Other than its size and the relatively low price tag, the Lumia 1320 is nothing exceptional. Retailing at $459 off contract, it is one of the cheapest phablets, and people looking for budget phablets should definitely take a look at the Lumia 1320.
Announced alongside the Lumia 1520 during Nokia World on October 22 2013, the Lumia 1320 is a budget Windows Phone with a large screen. A 6-inch screen to be exact. Although it is a budget device, the specs are not too bad.
- 164.2 x 85.9 x 9.8 mm
- Dual Core 1.7 GHz Snapdragon S400
- Adreno 305 GPU
- 1 GB RAM
- 8 GB expandable storage via micro SD card
- 6-inch 16M colours HD 720p IPS LCD display (245 ppi)
- 5 MP, autofocus, single LED flash
- 3400 mAh battery
- 4G LTE
Unboxing and Design
The retail box of the Lumia 1320 is largely similar to other Lumias, with the main difference being the size (with the exception of the 1520).
Inside, you will find the usual quick start guide, charging plug, a micro USB cable (which is longer than what most manufacturers provide), and a pair of earphones. Last but not least, the handset itself.
The design philosophy of the Lumia 1320 is in line with other Lumias – a matte polycarbonate backing which feels great to the touch, with flashy options. The back is removable, leaving the option of swapping for other colours should you prefer to available. The review unit we have received is the trademark colour of the Lumia line, a bright yellow which is sure to catch a few glances from members of the public.
On the front of the phone, you will find the 6-inch 720p IPS LCD display, the standard back, start, and search key, the proximity sensor, and a VGA front-facing camera.
The physical keys – volume rocker, power button, and a physical shutter button, are found on the right. The keys are made of plastic, instead of the aluminium or ceramic found on the higher end Lumias.
The headphone jack is found on the top, while the charging port is found on the bottom. This leaves the left side completely bare.
The 5 MP camera and the single LED flash is found on the back. A small speaker grille is also located near the bottom, which disappointingly leaves it covered when placed flat down.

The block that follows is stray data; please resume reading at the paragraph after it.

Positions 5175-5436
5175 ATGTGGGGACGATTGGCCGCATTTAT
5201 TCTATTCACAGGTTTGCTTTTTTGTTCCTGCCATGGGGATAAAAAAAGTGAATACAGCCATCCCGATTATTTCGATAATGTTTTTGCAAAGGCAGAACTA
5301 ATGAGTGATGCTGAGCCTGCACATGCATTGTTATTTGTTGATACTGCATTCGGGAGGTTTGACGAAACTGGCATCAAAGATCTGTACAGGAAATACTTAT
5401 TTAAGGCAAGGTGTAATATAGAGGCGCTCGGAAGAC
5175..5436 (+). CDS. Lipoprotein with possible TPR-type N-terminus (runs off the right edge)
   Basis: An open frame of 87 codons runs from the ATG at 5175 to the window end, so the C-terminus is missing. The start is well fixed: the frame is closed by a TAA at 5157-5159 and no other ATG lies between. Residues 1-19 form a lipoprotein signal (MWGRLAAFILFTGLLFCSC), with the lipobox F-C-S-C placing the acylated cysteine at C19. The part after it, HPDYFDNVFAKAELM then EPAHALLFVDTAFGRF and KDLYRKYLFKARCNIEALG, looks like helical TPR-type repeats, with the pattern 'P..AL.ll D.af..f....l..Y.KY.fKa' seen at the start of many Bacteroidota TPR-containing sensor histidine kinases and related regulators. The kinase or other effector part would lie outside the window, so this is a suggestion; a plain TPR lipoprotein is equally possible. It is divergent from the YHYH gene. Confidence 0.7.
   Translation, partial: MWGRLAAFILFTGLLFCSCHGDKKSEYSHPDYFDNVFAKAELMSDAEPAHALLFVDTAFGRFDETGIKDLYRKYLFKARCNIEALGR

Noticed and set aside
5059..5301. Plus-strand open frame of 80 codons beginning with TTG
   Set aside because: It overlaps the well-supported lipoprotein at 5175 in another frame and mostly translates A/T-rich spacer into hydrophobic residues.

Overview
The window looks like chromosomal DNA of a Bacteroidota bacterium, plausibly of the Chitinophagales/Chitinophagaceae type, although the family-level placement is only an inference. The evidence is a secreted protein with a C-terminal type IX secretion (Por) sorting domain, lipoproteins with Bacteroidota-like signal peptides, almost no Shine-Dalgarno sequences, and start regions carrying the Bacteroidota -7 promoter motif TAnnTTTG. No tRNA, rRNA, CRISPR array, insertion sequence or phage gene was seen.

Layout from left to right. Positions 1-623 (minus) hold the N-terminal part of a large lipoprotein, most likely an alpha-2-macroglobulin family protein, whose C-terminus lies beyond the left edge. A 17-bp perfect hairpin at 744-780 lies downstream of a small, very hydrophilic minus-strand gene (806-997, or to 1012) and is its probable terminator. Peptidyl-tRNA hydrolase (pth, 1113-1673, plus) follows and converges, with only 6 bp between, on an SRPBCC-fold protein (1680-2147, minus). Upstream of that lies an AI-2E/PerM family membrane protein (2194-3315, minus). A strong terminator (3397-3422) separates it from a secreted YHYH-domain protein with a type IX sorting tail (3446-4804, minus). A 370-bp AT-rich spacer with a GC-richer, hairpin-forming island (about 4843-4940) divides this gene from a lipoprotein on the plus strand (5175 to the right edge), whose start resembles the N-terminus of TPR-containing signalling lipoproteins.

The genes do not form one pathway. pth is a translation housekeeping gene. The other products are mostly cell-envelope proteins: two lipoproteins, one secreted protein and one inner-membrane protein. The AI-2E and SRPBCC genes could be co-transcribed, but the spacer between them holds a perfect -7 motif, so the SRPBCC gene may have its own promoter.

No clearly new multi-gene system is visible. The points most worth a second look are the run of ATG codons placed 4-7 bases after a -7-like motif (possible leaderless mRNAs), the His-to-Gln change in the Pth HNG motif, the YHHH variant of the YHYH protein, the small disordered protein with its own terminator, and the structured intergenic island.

As the back is removable, there is no need for a SIM card tray. It is instead accessible when the back is removed, along with the micro SD card slot.
At 220g, the Lumia 1320 is certainly not light, compared to the likes of the Galaxy Mega 6.3, which has a bigger screen but is lighter at 199g. However, I’m glad to say that when the 220g is spread across the massive 6-incher, the heavy weight is not very apparent. Furthermore, you will likely be using the Lumia 1320 with both your hands since it is a massive phone which spreads the weight more, and while one-handed operation is possible, phablets are not meant to be used with only one hand.
If one-handed operation is absolutely necessary, you’ll be glad to know that the 9.8mm thickness of the device, coupled with the rounded sides, eases one-handed operation slightly. However, don’t expect yourself to be able to do anything outside simple scrolling and the likes, since even people with large hands (myself included) can barely reach the other end of the keyboard while holding it in an awkward grip which strains the thumb for maximum reach.
As for pocketability, it should be able to fit into your pants, as long as you’re not wearing anything tight fitting such as jeans. In fact, I prefer it in my pocket compared to my Lumia 1020, though it is largely due to the 1020 being thicker (with and without the hump).
The massive 6-inch 720p IPS LCD display on the Lumia 1320 is not going to wow anyone with its resolution and ppi of 245. In fact, when you hold it as close to your face as how you would hold normal sized phones, the individuals pixels can be spotted. This causes the live tiles, especially those that are static, to appear a little fuzzy. However, since phablets’ screens are larger and should be used further away than normal, this isn’t really much of a problem, though still noteworthy.